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What Kind of Wine Goes With Italian Food?

What Kind of Wine Goes With Italian Food?

Prosecco or Barolo wines offer delicious bubbles to elevate the experience of an Italian meal, making the dining experience truly delicious and memorable. However, remembering to complement each dish with an appropriate wine intensity level is key.

Cabernet Sauvignon wines pair beautifully with hearty dishes such as Bolognese sauce or juicy steak, as well as tomato-based sauces like Arrabbiata or marinara.


No one can resist a delightful glass of Chianti with a hearty lasagna or tomato-based pasta dish! Its acidity helps balance out the richness of its sauce, keeping your tastebuds happy throughout every bite.

Chianti wine pairs well with cheese dishes and pizza. Its moderate acidity complements many Italian classics like bolognese, marinara sauces and arrabiata dishes perfectly.

Chianti pairs perfectly with seafood dishes like Chioppino. Its briny fish aroma and tomato-y flavor complement each other beautifully, creating the ultimate pairing!

Pinot Nero

Pinot Noir is a light red wine with earthy undertones that pairs beautifully with tomato-based dishes such as classic marinara or pesto pasta dishes. Additionally, this wine goes well with pizza or flatbread since its acidity stands up well against that of tomato sauce while complementing cheese's flavors perfectly.

Pinot Grigio (or Pinot Gris in Oregon and France) is another popular white wine to complement Italian cuisine. Boasting subtle hints of apple, melon and other light flavors, this light-bodied wine makes an excellent companion for lighter seafood dishes such as lobster, crab claws, oysters or clams.


Chardonnay wines boast refreshingly fruity notes that pair beautifully with most Italian appetizers and lighter main courses, such as creamy pasta dishes or risotto dishes. Oaked Chardonnays stand out as especially versatile accompaniments.

Chardonnay wines owe much of their character to their oak aging program at wineries, including type of wood used, toast level and time spent in oak barrels. All these factors impact its flavour profile and individual character traits of this delicious white.

Look to where the grapes come from when pairing wine and food pairing, using this as a guideline: "if it grows together, it goes together". This applies equally well when it comes to wine and food matching.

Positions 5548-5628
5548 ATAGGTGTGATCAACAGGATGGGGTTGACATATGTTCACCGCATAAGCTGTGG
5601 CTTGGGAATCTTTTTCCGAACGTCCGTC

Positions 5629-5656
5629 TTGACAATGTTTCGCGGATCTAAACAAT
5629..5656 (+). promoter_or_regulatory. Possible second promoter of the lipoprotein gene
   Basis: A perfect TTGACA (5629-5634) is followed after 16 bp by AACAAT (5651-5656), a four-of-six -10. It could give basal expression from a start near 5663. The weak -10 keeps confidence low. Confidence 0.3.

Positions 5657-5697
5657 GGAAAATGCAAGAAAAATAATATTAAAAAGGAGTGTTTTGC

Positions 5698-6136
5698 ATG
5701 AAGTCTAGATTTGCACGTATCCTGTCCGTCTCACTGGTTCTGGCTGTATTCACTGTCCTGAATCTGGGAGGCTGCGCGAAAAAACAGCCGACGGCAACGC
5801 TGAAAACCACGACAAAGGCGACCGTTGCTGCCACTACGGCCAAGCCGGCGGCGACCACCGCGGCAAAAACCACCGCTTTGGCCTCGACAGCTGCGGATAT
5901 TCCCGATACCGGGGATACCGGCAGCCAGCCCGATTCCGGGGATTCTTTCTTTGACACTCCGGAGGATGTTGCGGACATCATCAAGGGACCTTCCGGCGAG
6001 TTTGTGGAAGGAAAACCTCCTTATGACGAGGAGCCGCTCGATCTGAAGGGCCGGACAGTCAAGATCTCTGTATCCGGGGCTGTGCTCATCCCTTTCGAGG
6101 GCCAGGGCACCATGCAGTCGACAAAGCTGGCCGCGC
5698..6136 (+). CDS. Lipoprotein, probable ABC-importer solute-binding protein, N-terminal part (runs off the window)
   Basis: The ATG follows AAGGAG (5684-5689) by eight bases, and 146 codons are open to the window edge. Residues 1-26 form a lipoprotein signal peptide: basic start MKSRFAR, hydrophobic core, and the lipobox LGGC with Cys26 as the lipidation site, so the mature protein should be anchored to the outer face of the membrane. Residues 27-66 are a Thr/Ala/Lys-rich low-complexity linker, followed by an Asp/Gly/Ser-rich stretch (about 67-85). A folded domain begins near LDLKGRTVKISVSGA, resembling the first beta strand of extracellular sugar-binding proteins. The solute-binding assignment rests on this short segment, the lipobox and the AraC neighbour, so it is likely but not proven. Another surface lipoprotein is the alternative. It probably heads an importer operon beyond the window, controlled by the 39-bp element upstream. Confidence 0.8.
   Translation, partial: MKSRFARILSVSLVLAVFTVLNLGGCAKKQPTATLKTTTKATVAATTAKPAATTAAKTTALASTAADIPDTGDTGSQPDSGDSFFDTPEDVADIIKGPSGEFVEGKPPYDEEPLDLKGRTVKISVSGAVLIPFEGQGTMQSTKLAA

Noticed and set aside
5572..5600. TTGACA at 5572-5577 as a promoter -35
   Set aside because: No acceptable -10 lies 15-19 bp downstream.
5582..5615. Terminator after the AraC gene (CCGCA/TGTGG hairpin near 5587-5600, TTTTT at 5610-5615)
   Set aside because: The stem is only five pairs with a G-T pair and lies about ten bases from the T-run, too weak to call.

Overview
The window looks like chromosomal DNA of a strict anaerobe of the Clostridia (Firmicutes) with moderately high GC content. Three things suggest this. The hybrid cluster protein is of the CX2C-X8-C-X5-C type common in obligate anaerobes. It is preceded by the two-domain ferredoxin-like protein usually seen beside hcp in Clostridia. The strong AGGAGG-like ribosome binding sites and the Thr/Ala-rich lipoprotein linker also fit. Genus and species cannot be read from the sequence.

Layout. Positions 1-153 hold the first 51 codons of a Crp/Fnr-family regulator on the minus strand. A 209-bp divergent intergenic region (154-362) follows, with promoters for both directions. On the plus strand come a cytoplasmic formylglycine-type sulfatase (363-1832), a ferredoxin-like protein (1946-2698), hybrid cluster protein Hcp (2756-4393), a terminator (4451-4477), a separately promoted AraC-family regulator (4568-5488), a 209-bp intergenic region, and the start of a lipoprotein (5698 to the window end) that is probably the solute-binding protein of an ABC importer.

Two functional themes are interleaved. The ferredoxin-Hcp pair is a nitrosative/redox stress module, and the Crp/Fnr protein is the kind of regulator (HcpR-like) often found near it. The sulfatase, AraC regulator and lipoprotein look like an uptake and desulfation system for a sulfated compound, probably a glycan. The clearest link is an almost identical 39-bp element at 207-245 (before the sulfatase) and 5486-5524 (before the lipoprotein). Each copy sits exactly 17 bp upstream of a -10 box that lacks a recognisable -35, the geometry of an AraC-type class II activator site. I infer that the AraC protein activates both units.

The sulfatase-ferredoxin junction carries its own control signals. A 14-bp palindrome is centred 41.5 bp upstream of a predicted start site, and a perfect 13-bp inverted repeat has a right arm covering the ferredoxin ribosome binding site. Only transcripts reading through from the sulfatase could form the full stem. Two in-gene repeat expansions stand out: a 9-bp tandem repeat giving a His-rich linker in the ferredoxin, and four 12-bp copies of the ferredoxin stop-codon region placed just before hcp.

Red Sauces

Tomato-based pasta sauces like marinara, pomodoro and arrabbiata go well with medium-bodied red wines such as Chianti or Sangiovese; they also pair nicely with Cabernet Sauvignon's fuller body, which boasts notes of blackcurrant and leather earthiness.

Prosecco sparkling wines are popular choices for date nights, happy hours and girl's night out events. Their sparkling quality pairs well with caprese salad, bruschetta and cured meat appetizers - and are an exquisite complement for pizza or flatbread.

Cream Sauces

No matter if it's pasta or flatbread on your menu, pairing your meal with the right wine can elevate your dining experience. Cabernet Sauvignon pairs wonderfully with Italian fare that includes cured meat.

Creamy sauces like Alfredo can be enjoyed with either Chardonnay or Pinot Noir depending on your preferences and the cheese used in its creation. While flour or milk can help lower calories while also altering its flavour, herbs such as oregano or thyme can add subtle spice notes that add depth.

Meat Dishes

Pairing wine and Italian food successfully means striking the right balance between its strength and flavors in both. There are many delicious wines and foods from which you can select when it comes to pairing Italian dishes with wines.

Pinot Noir makes an excellent accompaniment to red meat sauces like ragu barese. It also pairs nicely with pasta and cheese dishes like linguine carbonara.

Sangiovese wine pairs perfectly with many pizza toppings, particularly those featuring mushrooms or truffles, as well as meaty Italian dishes such as sausage or bresaola.

Seafood Dishes

Italy boasts an extensive coastline and variety of lakes, making for an abundance of seafood dishes to sample. Pair some scampi or shrimp with an aromatic Sauvignon Blanc wine for an enlivening and lightened dining experience.

An elegant seafood dish like monkfish coda alla Livornese pairs beautifully with a robust Cabernet Sauvignon, making a fantastic duo that goes well with both rich seafood dishes as well as tomato-based sauces on pasta or pizza.

For lighter pasta dishes, pair a glass of rose or Prosecco with each bite for added refreshment and to enhance its flavors. It will help clear your palate between bites of richer sauces, and bring out their aroma and flavors even further.

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